Profiling RNA-Seq at multiple resolutions markedly increases the number of causal eQTLs

Genome-wide association studies have identified hundreds of risk loci for autoimmune disease, yet only a minority (~25%) share genetic effects with changes to gene expression (eQTLs) in immune cells. RNA-Seq based quantification at whole-gene resolution, where abundance is estimated by culminating expression of all transcripts or exons of the same gene, is likely to account for this observed lack of colocalisation as subtle isoform switches and expression variation in independent exons can be concealed.

Researchers at King’s College London performed integrative cis-eQTL analysis using association statistics from twenty autoimmune diseases (560 independent loci) and RNA-Seq data from 373 individuals of the Geuvadis cohort profiled at gene-, isoform-, exon-, junction-, and intron-level resolution in lymphoblastoid cell lines. After stringently testing for a shared causal variant using both the Joint Likelihood Mapping and Regulatory Trait Concordance frameworks, they found that gene-level quantification significantly underestimated the number of causal cis-eQTLs. Only 5.0-5.3% of loci were found to share a causal cis-eQTL at gene-level compared to 12.9-18.4% at exon-level and 9.6-10.5% at junction-level. More than a fifth of autoimmune loci shared an underlying causal variant in a single cell type by combining all five quantification types; a marked increase over current estimates of steady-state causal cis-eQTLs. Causal cis-eQTLs detected at different quantification types localised to discrete epigenetic annotations. The researchers applied a linear mixed-effects model to distinguish cis-eQTLs modulating all expression elements of a gene from those where the signal is only evident in a subset of elements. Exon-level analysis detected disease-associated cis-eQTLs that subtly altered transcription globally across the target gene. They dissected in detail the genetic associations of systemic lupus erythematosus and functionally annotated the candidate genes. Many of the known and novel genes were concealed at gene-level (e.g. IKZF2, TYK2, LYST). Their findings are provided as a web resource http://insidegen.com/.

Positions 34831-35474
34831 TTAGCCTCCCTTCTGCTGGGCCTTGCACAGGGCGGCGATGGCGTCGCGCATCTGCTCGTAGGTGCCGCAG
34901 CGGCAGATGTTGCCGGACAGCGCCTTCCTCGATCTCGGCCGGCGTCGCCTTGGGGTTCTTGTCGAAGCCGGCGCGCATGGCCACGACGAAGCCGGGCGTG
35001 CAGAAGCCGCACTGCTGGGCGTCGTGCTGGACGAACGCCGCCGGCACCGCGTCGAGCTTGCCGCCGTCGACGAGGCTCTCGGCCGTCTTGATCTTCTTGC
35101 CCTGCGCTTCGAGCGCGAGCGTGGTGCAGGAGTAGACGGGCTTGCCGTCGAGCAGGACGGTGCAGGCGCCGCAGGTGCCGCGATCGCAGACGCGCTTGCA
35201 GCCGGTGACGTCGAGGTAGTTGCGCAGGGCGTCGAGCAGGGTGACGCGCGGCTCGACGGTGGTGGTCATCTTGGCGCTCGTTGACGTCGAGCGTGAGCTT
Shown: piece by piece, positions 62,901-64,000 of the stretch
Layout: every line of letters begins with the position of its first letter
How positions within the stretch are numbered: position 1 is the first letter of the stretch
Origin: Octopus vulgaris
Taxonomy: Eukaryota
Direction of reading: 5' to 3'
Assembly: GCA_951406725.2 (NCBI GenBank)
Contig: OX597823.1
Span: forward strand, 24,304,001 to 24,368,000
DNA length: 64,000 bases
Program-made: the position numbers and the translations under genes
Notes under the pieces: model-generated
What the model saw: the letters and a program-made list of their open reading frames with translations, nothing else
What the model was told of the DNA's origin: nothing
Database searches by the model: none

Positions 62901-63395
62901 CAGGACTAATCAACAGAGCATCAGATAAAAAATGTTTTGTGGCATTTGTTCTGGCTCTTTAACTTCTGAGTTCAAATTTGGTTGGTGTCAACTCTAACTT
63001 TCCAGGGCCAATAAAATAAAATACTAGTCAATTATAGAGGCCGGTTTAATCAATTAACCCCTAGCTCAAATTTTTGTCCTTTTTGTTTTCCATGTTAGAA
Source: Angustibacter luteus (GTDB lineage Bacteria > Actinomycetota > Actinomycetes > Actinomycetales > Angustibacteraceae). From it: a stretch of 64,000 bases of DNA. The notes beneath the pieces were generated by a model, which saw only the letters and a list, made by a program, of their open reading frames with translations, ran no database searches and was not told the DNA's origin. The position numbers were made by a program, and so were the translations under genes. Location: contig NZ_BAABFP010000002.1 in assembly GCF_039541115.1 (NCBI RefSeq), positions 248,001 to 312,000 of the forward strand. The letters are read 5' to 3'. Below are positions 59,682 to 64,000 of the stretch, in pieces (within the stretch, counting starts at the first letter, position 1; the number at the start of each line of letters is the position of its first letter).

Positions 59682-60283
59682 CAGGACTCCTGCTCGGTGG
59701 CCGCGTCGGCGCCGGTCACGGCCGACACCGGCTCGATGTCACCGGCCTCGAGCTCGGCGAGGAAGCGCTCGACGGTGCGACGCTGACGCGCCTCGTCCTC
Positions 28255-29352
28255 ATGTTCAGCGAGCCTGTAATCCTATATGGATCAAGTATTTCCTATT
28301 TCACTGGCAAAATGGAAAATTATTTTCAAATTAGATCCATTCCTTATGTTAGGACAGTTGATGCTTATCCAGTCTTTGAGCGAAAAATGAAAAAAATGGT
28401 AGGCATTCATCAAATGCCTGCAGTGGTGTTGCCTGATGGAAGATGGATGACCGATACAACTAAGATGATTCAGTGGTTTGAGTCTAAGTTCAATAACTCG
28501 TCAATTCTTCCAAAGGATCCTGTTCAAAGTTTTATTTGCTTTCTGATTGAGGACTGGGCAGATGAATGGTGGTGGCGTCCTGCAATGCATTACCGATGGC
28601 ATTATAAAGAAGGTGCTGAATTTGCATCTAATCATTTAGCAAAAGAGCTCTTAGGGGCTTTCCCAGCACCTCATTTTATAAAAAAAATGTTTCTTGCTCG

Breakdown of autoimmune associated causal cis-eQTLs using RNA-Seq

rna-seq

(A) Percentage and number of causal cis-eQTL associations detected per RNA-Seq quantification type, following LD pruning of associated SNPs from twenty autoimmune diseases to 560 independent susceptibly loci. The top chart shows the number of causal cis-eQTLs when combining all RNA-Seq profiling types together (20%). (B) Sharing of causal cis-eQTL associations per quantification type (110 detected in total). Percentage of causal cis-eQTLs captured are shown as a percentage of the 110 total. (C) Total causal cis-eQTLs per disease across all five levels of RNA-Seq quantification, using the 20 diseases of the ImmunoBase resource. In orange are disease-associated SNPs that show no shared association with expression across any quantification type. In blue are the disease-associated SNPs that are also causal cis-eQTLs. (D) Causal cis-eQTLs and candidate genes per disease broken down by quantification type

Odhams CA, Cunninghame Graham DS, Vyse TJ (2017) Profiling RNA-Seq at multiple resolutions markedly increases the number of causal eQTLs in autoimmune disease. PLoS Genet 13(10): e1007071. [article]

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